Based on four Nielson Lectures delivered at Smith College, this book examines a series of "promenade poems," lyrics that follow a poetic speaker moving through a landscape and responding to it. Thomas M. Greene invites the reader to consider a wide range of poets, beginning with Amy Clampitt and A. R. Ammons, continuing with Petrarch, Ronsard, Saint-Amant, Milton, Vaughan, and Marvell, and concluding with two representative Romantics, Wordsworth and Whitman.
Greene's discussions of this rich body of texts stimulate reflection at several levels. They can be read first of all simply as analyses of several memorable poems exhibiting a similar structure over a period of seven centuries. They can also be read as meditations on the workings of lyric poetry, which is always attempting to bring into sharper focus the sensibility of a speaker whose emergence depends on her naming and evoking the objects surrounding her. Thus Greene argues that the distinction of a poetic consciousness lies in its "permeability," permitting a more intimate interplay between internal and external realms. His title is drawn from a line by Whitman: "You objects that call from diffusion my meanings and give them shape!" Finally, at yet another level, Greene's book presents a way of thinking about language which, recalling the Heideggerean theory of "ereignis," suggests that only through the projective act of naming can human beings assimilate things through intuitive knowledge.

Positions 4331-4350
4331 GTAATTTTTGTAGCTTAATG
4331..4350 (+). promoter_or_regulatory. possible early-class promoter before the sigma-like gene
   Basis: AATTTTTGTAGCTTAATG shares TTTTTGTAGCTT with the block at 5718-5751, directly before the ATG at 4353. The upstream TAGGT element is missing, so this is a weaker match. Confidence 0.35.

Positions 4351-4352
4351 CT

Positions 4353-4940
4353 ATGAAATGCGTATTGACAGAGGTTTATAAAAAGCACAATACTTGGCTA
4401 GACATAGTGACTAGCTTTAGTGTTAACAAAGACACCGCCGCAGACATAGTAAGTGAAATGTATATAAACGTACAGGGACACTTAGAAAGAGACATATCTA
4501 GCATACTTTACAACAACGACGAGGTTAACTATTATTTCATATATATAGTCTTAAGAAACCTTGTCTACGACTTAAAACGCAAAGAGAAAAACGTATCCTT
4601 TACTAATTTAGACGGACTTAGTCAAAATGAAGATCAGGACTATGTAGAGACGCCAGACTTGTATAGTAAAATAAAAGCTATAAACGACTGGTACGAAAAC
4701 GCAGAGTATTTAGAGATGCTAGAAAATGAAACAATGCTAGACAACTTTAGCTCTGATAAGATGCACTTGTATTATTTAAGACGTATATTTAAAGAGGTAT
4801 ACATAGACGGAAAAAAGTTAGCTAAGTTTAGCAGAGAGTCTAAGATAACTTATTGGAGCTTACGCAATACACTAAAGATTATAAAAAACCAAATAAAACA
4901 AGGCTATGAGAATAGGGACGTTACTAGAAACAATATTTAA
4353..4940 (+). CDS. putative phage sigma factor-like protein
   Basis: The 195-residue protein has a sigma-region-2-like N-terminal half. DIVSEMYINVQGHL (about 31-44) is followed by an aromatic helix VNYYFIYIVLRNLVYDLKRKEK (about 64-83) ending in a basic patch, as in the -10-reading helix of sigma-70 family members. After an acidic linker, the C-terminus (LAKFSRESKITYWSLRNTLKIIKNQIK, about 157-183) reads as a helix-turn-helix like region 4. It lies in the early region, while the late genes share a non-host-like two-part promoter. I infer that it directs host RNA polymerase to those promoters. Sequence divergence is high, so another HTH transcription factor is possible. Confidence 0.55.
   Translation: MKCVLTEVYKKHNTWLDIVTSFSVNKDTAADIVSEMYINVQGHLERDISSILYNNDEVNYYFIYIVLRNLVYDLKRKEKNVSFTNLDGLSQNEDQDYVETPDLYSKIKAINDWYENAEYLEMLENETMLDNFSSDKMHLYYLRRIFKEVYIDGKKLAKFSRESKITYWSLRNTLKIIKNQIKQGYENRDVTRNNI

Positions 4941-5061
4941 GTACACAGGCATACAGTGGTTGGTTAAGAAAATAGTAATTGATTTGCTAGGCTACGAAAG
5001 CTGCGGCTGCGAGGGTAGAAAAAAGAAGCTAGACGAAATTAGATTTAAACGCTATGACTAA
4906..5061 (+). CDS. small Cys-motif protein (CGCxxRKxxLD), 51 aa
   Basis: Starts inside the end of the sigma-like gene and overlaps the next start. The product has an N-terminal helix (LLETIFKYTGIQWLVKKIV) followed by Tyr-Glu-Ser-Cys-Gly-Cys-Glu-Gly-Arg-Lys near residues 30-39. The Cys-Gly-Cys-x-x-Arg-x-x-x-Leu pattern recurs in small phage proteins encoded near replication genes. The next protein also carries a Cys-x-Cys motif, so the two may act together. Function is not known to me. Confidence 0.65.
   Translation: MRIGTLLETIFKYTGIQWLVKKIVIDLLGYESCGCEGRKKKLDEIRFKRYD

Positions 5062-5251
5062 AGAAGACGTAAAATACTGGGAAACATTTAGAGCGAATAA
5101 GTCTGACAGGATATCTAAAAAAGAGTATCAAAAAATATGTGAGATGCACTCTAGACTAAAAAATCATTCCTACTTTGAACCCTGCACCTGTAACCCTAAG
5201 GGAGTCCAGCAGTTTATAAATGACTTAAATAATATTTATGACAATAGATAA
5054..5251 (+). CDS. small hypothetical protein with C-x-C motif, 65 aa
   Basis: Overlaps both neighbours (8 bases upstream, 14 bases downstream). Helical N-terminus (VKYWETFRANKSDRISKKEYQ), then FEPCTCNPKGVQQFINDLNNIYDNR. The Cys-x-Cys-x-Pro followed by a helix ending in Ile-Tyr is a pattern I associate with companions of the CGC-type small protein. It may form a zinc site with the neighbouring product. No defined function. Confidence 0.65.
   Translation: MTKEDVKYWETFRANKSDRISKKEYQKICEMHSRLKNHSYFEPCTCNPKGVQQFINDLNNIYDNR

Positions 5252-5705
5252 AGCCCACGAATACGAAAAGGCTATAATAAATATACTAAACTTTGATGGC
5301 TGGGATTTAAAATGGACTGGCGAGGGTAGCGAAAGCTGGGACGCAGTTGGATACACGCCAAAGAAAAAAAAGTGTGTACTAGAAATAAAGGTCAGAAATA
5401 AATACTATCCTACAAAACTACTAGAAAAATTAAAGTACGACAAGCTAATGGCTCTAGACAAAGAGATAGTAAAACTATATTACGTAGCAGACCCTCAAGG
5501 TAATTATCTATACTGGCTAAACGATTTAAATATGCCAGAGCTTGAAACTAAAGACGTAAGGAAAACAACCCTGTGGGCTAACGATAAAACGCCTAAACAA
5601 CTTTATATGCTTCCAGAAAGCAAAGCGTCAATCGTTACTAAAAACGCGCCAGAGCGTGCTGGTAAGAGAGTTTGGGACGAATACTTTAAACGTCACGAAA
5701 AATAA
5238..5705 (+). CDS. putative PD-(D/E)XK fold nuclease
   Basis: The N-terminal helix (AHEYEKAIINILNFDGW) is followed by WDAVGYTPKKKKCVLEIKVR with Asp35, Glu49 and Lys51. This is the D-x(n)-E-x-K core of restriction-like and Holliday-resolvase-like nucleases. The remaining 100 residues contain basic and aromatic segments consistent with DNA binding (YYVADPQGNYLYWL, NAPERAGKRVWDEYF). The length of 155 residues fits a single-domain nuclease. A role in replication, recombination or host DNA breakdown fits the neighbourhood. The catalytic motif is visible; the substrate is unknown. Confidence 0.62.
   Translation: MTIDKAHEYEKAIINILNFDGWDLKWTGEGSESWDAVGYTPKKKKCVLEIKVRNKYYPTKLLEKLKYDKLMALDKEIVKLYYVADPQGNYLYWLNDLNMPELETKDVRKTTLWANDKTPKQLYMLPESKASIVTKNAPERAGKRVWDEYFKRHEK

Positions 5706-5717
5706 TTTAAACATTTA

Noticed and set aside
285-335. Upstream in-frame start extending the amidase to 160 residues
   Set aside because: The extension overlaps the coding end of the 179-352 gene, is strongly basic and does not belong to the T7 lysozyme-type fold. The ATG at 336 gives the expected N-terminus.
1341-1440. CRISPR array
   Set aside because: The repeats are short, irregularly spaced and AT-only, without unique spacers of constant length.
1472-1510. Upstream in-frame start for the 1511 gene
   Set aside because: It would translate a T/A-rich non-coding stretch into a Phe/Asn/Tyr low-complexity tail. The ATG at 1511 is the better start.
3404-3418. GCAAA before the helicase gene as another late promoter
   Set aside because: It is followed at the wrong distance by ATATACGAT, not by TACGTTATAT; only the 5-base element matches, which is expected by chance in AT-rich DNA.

An afterword, "The Morality of Literary Interpretation," surveys critically a range of hermeneutic theories and formulates a position that accords the literary text both autonomy and mystery.